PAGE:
Welcome to the forum!
What Wiked basically pointed out is that if you build your own computer, you simply just can't call tech support if some issue arises with your build. However, if you have a problem and buy quality name brand parts, you can always call support from the manufacturers, but usually they won't completely help or solve your issue. This is where tech forums like MPC will come and help out. Honestly, you can basically find most answers to simple tech problems on the net; plenty of helpful guides and solutions for anything, even for complicated issues. Will you understand it is another question.
There are times to where it'll be better to buy a pre-made computer, but that usually involves these points:
1. If your budget is very very low, thus the price for a completed computer with warranty makes sense even though you get cheap components; it'll work and cheaper than if you build yourself (remember, they buy parts in bulk and get windows software for pennies). Typically, if your budget is $500 or less and your needs are minimal, then pre-made wouldn't be a bad idea to look at, specially when you can find a complete system for that price from the big names.
2. If you just don't want to hassle with building one yourself (above points), but its super easy.
3. If your technical building skills comes into question for high end systems with lack of knowledge and experience. I'm talking about pricey computer systems like from Origin PC, AVA direct and such. Sometimes its better to direct people of less building experience who have money to burn towards a pre-built gaming rig with a warranty, instead of them taking a chance and ruin their $4k parts because they forgot to tighten down the hose clamps on their liquid cooler loops...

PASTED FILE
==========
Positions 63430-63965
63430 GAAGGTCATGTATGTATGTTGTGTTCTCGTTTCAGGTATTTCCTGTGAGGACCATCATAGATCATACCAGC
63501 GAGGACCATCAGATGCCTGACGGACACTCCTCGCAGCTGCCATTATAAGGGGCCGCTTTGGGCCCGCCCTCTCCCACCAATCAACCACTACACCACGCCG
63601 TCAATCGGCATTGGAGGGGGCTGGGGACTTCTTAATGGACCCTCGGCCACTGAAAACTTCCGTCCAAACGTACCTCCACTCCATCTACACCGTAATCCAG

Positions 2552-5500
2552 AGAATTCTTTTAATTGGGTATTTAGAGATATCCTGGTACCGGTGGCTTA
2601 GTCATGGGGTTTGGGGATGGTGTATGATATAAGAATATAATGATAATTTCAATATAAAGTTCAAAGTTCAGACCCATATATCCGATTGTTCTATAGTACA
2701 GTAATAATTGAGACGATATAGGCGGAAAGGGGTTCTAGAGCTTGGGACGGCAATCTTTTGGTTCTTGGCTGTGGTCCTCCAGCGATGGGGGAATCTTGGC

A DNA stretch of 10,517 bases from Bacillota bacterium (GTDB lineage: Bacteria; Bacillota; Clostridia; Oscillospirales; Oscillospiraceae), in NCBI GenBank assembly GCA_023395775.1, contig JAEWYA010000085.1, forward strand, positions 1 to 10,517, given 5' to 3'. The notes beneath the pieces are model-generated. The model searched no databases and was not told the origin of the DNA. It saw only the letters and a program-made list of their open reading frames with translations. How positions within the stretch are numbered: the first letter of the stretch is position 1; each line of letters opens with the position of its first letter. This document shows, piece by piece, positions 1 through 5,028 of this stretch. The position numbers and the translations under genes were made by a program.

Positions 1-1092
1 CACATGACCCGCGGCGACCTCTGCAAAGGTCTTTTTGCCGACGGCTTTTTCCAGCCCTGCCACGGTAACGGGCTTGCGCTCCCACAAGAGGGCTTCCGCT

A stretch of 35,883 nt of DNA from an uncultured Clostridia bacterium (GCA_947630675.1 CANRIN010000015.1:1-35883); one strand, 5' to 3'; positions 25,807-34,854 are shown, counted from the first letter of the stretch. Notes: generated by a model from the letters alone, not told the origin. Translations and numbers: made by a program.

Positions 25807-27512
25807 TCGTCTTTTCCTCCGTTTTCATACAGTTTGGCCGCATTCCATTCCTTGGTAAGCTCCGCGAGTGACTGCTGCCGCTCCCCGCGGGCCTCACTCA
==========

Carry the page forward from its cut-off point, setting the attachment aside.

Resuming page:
4. For people who just shouldn't be around ANY tools... not even a screw driver... You know what I'm talking about, you've seen these people. People who are a danger to themselves and people within a 100m radius. lol
Well beside those points, its super easy to build a starter gaming rig. With $700, you can build a pretty decent rig. Here's what I listed that you could do:
This nets you a pretty powerful setup. I was hoping to budget in a 6870, but those graphic cards went up in price by $30. The x6 cpu is still a powerful chip and a really great all around chip from AMD. Don't even bother with their new FX chips, not worth the silicon even if that silicon is in some hot chick... heh I paired the cpu with a nice Asrock (Asus btw) motherboard that has some good features; the only thing that's lacking is SLI for nvidia graphics cards, but since I stayed with AMD for this build, it doesn't matter.
Hard drives are still kind of priced high and I'm sure you could find some better deals then spending $90 for a 500GB drive. I'd stick with 7200rpm as your main boot drive instead of the cheaper 5400 or 5900 green drives you hear. They will work and you basically get double the capacity, I'm more in favor of performance and speed in this regards. You can bump it up to a 1TB drive and find them around the $110-150 price points for a better price/GB ratio, but up to you if you want to spend money in that area. I think 500GB is the bare min now and just wait till HDD's normalize later in the year if you need more space.
Slapped in a nice but cheap Corsair 430w power supply paired with a nice looking and decent ThermalTake case that says good value. You could always look for better quality cases in the $50-90 price range, but this is basically the bare min. Finally add in a cheap $16 dvd burner and Win 7 64 oem and your done.
Other small tidbits to look at getting is a tube of Arctic Silver 5 thermal paste for the cpu, maybe 1-2 120mm Rosewill case fans for your... well case, and small putty/thermal paste spreader.
MPC has some great guides for building computers, plus lots of other guides on tom's hardware, anandtech, extremetech and loads of other places. There's no shortage of How-To's in this area.